WASHINGTON — Clean Air Task Force submitted comments to the U.S. federal government this week in response to a request for information regarding its plan to transition the federal government to a carbon-free electricity supply, supporting the government’s ambition while urging it to improve key provisions.
“Clean Air Task Force fully supports the U.S. government’s efforts to transition to a carbon-free electricity supply, which would put its immense buying power to work decarbonizing the electricity grid and commercializing a full suite of critical carbon-free technologies,” said Lindsey Baxter Griffith, Federal Policy Director at CATF. “The government’s ambitions are laudable, and there are clear steps it can take to improve its current plan to ensure this effort makes its desired, and sorely needed, impact.”
The current plan, announced as part of an executive order from President Biden in December, commits the U.S. federal government to procuring carbon-free energy and establishes a goal to achieve a carbon pollution-free electricity sector by 2035. It also requires each federal agency to increase its percentage use of carbon-free electricity, to match electricity use on an hourly basis, to achieve 50% 24/7 carbon-free electricity by fiscal year 2030, to achieve a 65% reduction in Scope 1 and 2 greenhouse gas emissions, and to catalyze the development of at least 10 gigawatts of new American clean electricity production by 2030.
CATF experts carefully examined the Biden Administration’s plan and provided detailed evaluations and recommendations to increase its impact. These include:
- The federal government should require a minimum percentage of carbon-free energy supply in each hour, such that by 2030 at least 50% of the load is being matched by carbon-free energy supply in every hour of the year. CATF recommendations explain “without this change, there is little chance of reaching 100% of load being matched by carbon-free energy supply in every hour of the year by 2035.”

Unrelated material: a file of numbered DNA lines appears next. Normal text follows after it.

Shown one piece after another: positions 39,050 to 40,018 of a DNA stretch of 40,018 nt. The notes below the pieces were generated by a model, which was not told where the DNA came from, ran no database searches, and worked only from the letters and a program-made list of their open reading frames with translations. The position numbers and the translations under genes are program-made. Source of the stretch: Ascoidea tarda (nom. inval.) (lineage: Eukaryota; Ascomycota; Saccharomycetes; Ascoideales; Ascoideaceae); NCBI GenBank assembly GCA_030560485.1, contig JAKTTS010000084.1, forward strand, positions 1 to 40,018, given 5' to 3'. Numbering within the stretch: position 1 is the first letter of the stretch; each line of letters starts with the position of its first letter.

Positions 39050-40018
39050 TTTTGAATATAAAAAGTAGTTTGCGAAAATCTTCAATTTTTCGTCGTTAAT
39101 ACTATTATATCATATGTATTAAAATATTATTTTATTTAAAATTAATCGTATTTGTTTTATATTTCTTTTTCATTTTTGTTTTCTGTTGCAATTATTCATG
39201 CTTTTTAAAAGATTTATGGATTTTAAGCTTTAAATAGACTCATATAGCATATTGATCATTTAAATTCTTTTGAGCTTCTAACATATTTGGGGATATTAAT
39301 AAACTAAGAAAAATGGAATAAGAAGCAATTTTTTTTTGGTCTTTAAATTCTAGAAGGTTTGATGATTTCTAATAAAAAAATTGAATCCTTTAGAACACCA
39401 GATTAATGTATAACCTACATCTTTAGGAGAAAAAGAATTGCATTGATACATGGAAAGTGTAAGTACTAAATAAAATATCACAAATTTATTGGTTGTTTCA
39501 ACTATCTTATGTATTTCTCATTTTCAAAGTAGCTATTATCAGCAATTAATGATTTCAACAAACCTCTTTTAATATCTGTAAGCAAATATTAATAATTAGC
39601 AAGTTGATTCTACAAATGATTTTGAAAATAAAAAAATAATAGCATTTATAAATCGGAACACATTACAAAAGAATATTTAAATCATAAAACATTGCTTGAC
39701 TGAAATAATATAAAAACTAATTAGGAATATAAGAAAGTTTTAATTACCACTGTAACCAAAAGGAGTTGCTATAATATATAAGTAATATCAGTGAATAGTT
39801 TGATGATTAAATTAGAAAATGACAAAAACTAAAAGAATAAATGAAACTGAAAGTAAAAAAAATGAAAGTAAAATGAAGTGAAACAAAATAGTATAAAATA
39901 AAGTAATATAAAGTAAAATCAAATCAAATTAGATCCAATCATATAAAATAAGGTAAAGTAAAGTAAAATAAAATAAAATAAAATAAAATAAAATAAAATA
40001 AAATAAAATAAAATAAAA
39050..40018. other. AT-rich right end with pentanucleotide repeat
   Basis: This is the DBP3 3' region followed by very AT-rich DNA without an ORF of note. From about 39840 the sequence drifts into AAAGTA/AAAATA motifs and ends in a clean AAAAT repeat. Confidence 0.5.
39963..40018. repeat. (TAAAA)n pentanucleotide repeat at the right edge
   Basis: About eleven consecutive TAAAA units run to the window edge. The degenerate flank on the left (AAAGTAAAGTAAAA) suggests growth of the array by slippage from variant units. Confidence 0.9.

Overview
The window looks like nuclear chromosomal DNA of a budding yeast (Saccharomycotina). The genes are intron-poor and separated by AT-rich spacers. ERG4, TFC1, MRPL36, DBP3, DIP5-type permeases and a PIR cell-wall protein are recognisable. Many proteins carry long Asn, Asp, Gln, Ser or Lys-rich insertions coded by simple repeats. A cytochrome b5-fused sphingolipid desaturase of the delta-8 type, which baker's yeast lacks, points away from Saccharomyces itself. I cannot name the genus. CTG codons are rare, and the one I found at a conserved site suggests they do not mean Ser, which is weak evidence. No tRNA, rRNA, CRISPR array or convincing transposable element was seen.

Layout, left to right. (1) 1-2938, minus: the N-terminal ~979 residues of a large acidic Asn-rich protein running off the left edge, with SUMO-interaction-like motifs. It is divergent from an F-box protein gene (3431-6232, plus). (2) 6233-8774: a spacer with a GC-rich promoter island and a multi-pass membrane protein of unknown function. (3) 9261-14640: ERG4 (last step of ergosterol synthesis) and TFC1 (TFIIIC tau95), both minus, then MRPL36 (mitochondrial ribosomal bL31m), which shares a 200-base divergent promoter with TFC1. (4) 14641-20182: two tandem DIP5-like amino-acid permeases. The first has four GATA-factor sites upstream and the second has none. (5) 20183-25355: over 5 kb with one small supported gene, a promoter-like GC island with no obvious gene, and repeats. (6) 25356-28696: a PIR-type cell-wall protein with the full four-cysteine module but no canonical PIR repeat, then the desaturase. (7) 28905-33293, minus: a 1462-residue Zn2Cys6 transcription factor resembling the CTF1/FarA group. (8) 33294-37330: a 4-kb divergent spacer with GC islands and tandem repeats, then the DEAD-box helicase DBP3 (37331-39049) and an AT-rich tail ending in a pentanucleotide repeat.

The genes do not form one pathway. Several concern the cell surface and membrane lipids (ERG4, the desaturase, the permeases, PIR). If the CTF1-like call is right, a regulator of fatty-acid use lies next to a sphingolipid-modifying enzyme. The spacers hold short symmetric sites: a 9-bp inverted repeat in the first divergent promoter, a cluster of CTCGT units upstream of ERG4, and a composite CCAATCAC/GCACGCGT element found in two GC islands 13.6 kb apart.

Alternatively, if the federal government keeps the existing methodology, then CATF recommends that it require at least 80% matching with a stated preference for reaching even higher levels by 2030.
- The carbon-free energy product should be designed and standardized across federal agencies so that it can be replicated by a wide range of non-government buyers and suppliers, including competitive retail suppliers serving retail customers, utilities, and community choice aggregation programs.
- More broadly, when reviewing supply offers, the federal government should establish priorities and clear criteria that align their selection decisions with the overarching goal to achieve a fully decarbonized grid by 2035. Revealing these criteria in advance would enable suppliers to develop offers that more directly meet the needs of the federal government in a whole-of-government approach, as well as structure offers to better meet the targets set by President Biden’s executive order.
Read the full submission from CATF.
Griffith continued: “The federal government took a major step forward by announcing a bold benchmark for electricity procurement. Now it’s time to ensure that the details match the scope and scale of those ambitions. We’re pleased to have the opportunity to weigh in on this critical effort, and look forward to working with the Administration to ensure its electricity procurement practices drive the changes needed to ensure a carbon-free U.S. electricity grid.”
Troy Shaheen, Communications Director, U.S., Clean Air Task Force, email@example.com, +1 845-750-1189
About Clean Air Task Force
Clean Air Task Force (CATF) is a global nonprofit organization working to safeguard against the worst impacts of climate change by catalyzing the rapid development and deployment of low-carbon energy and other climate-protecting technologies. With 25 years of internationally recognized expertise on climate policy and a fierce commitment to exploring all potential solutions, CATF is a pragmatic, non-ideological advocacy group with the bold ideas needed to address climate change. CATF has offices in Boston, Washington D.C., and Brussels, with staff working virtually around the world.